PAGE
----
By Heather Dewar and Heather Dewar,SUN STAFF | May 29, 2002
Virginia fishery managers voted yesterday to expand an existing sanctuary for blue crabs, placing a 900-square-mile swath of the Chesapeake Bay off limits to all crabbing from June 1 to Sept. 15. A spokesman for the Virginia Marine Resources Commission said the enlarged sanctuary, which goes into effect Saturday, will allow 70 percent of all the bay's adult female crabs to live long enough to reproduce. It will also match Maryland fishery managers' decision to speed up their state's share of agreed-upon cutbacks in the two states' blue-crab harvests.
NEWS
By ASCRIBE NEWS SERVICE | January 11, 2001
GLOUCESTER POINT, Va. - Virginia Institute of Marine Science scientists Kimberly Reece and Nancy Stokes have developed molecular diagnostic tools to detect Pfiesteria piscicida and related organisms in water samples. The tools were developed using funds for Pfiesteria research provided to VIMS by the Virginia General Assembly and a grant from Environmental Protection Agency. The researchers used the tools to look for Pfiesteria in water samples collected during September and October by the Department of Environmental Quality.
TRAVEL
By Diana Friedman and Diana Friedman,Special to the Sun | October 1, 2000
When a friend heard that my husband and I were planning a vacation with our two young children in Berkeley Springs, W.Va., she was surprised. "Isn't that the spa / resort town where people go for romantic interludes and relaxing getaways?" she asked. Well, yes. Berkeley Springs is known for its upscale spas, budget-busting accommodations and eclectic art galleries, but it's also family-friendly and affordable if you know where to look. The more I learned about this small town just two hours from Baltimore, the more convinced I became that it could be an ideal family destination.
NEWS
By Lyle Denniston and Joel McCord and Lyle Denniston and Joel McCord,SUN STAFF | February 19, 2000
WASHINGTON -- The commonwealth of Virginia asked the U.S. Supreme Court yesterday to order the state of Maryland to clear the way for a project to draw drinking water for Virginians from the Potomac River above Washington. In a lawsuit filed directly with the justices, bypassing lower courts, Virginia argued that Maryland officials are insisting illegally on veto power over a water intake tube that would extend beyond Virginia's shore to the Potomac's main channel. Maryland owns the river under a 1632 land grant from King Charles I and has jurisdiction over construction projects that affect it. The ownership was upheld by an arbitration award approved by Congress in 1879.
SPORTS
By PHIL JACKMAN | May 1, 1995
TILGHMAN ISLAND -- The striped bass had spawned up the bay a ways and, while headed south to the ocean, noticed the good ship "Pleasant Merchant" pull alongside. Despite the earliness of the hour -- reveille had been a very angry knock on the door at 5:30 a.m. -- the folks aboard seemed wide awake and talking up a storm.The bass thought, "Gee, I think that's state comptroller Louis Goldstein. I think I'll join him. I voted for him in the last election." Even Democratic fish vote in this state, right, Ellen Sauerbrey?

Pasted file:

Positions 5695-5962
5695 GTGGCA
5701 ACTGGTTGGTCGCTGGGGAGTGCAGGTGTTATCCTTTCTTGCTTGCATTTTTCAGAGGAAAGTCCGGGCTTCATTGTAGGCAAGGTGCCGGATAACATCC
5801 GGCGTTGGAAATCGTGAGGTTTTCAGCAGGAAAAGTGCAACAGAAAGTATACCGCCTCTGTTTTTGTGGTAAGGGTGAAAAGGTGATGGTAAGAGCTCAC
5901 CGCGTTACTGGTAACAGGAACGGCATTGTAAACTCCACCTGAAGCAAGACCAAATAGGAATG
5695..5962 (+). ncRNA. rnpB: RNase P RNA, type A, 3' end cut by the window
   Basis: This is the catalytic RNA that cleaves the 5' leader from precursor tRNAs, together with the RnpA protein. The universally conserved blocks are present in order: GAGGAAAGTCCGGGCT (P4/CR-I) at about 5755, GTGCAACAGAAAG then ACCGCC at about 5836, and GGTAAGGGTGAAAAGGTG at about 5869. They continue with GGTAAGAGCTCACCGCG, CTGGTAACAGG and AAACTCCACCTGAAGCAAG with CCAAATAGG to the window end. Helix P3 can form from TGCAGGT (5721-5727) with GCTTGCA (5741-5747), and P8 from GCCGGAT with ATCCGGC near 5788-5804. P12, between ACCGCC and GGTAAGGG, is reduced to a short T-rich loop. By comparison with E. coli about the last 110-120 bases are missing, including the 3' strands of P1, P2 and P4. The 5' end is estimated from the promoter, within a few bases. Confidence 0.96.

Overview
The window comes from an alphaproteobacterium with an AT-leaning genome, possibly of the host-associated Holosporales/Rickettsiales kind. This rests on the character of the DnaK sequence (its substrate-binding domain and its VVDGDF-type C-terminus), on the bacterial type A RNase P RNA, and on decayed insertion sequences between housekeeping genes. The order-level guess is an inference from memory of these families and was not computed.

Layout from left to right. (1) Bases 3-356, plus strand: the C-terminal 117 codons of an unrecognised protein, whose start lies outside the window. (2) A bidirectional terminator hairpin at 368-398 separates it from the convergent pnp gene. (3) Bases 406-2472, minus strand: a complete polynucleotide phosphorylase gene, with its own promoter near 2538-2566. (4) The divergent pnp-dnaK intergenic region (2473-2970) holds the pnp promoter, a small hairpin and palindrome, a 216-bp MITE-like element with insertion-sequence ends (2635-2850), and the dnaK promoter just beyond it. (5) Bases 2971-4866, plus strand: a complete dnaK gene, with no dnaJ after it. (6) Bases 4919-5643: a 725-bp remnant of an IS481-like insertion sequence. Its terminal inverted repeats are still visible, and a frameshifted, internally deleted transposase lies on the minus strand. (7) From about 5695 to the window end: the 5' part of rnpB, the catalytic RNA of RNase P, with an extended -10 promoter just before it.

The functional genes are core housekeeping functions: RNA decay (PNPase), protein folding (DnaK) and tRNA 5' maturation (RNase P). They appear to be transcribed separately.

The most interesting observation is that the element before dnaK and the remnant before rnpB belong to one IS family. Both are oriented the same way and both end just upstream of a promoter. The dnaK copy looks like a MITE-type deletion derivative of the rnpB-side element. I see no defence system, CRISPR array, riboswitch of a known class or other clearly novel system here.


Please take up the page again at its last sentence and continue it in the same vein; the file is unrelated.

NEWS
By Bruce Reid and Bruce Reid,Staff Writer | March 12, 1992
An article in The Sun yesterday stated incorrectly that the humpback whale sighted in the Chesapeake Bay this week was one of a group of whales that has spent several months in Virginia waters. In fact, researchers have not determined whether it is one of the Virginia whales.The Sun regrets the errors.A state veterinarian has identified a whale that has been hanging around the Bay Bridge as one of a group of humpback whales that have spent the last few months in southern Virginia waters.Dr.
NEWS
By Lyle Denniston and Joel McCord and Lyle Denniston and Joel McCord,SUN STAFF | February 19, 2000
WASHINGTON -- The commonwealth of Virginia asked the U.S. Supreme Court yesterday to order the state of Maryland to clear the way for a project to draw drinking water for Virginians from the Potomac River above Washington. In a lawsuit filed directly with the justices, bypassing lower courts, Virginia argued that Maryland officials are insisting illegally on veto power over a water intake tube that would extend beyond Virginia's shore to the Potomac's main channel. Maryland owns the river under a 1632 land grant from King Charles I and has jurisdiction over construction projects that affect it. The ownership was upheld by an arbitration award approved by Congress in 1879.
TRAVEL
By Diana Friedman and Diana Friedman,Special to the Sun | October 1, 2000
When a friend heard that my husband and I were planning a vacation with our two young children in Berkeley Springs, W.Va., she was surprised. "Isn't that the spa / resort town where people go for romantic interludes and relaxing getaways?" she asked. Well, yes. Berkeley Springs is known for its upscale spas, budget-busting accommodations and eclectic art galleries, but it's also family-friendly and affordable if you know where to look. The more I learned about this small town just two hours from Baltimore, the more convinced I became that it could be an ideal family destination.
NEWS
By Bruce Reid and Bruce Reid,Staff Writer | March 11, 1992
A state veterinarian plans to use a variation of fingerprinting in an attempt to identify a whale that has been hanging around the Chesapeake Bay Bridge as one of a group of humpback whales that have spent several months in southern Virginia waters.Dr. Cindy Driscoll of the Department of Natural Resources said she is gathering photographs of the 35-foot whale that has been seen near the bridge this week. She will send the photographs to the Virginia Marine Science Museum in Virginia Beach, Va., where scientists have been monitoring and photographing at least eight humpbacks.
NEWS
By Sue Hayes | May 12, 1991
Fishing was especially good last week in Virginia.According to Jack Redinger of Seahawk Sports Center in Pocomoke, "The hot spot for flounder was Wachapreaque. Saturday [May 4] was an especially good day. Every boat we talked with had at least seven or eight flounder. Quite a few had their creel limit of 10. Quinby, Chincoteague and Folly's Creek also saw good flounder catches."He said that the flounder were taking frozen shiners and live bull minnows.Sea trout, as well as speckled trout, are also showing up in the bays around Virginia.